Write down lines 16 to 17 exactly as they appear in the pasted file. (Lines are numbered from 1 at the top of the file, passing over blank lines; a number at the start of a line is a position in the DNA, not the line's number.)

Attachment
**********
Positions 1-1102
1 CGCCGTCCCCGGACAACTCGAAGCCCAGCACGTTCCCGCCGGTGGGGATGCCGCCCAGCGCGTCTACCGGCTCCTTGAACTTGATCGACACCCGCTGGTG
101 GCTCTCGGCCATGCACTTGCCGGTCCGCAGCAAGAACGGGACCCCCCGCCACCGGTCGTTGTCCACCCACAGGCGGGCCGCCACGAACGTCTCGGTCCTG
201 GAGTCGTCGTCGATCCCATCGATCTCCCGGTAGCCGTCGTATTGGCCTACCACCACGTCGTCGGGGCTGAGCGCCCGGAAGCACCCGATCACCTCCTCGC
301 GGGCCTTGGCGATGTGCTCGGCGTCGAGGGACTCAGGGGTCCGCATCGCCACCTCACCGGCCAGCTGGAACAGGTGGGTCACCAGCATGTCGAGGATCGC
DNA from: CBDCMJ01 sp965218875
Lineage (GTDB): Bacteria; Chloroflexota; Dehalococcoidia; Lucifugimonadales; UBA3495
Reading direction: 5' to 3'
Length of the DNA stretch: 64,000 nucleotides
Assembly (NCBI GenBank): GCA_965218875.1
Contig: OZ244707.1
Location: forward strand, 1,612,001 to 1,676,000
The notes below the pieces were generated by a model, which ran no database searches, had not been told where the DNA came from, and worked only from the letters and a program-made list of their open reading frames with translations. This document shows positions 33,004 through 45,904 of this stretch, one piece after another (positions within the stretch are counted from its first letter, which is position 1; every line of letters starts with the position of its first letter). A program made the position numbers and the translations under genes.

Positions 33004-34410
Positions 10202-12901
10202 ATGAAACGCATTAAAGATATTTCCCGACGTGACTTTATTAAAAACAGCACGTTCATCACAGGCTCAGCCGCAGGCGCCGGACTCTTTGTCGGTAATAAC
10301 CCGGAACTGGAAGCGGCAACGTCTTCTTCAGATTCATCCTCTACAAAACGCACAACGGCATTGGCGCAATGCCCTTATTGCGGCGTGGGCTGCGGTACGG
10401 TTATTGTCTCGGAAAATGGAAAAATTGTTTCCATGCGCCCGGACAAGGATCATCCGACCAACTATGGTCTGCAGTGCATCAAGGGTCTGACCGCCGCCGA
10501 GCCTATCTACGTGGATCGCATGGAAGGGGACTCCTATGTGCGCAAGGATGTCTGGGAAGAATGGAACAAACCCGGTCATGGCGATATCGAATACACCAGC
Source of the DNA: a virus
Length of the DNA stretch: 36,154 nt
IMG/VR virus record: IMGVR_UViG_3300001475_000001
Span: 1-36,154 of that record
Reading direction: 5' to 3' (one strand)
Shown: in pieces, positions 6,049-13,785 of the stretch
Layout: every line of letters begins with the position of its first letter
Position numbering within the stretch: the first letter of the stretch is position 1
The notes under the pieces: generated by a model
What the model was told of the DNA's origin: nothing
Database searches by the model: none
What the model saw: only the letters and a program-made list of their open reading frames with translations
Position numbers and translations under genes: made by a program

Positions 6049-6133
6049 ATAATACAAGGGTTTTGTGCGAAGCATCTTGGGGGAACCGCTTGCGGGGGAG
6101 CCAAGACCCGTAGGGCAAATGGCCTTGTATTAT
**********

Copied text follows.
10202 ATGAAACGCATTAAAGATATTTCCCGACGTGACTTTATTAAAAACAGCACGTTCATCACAGGCTCAGCCGCAGGCGCCGGACTCTTTGTCGGTAATAAC
10301 CCGGAACTGGAAGCGGCAACGTCTTCTTCAGATTCATCCTCTACAAAACGCACAACGGCATTGGCGCAATGCCCTTATTGCGGCGTGGGCTGCGGTACGG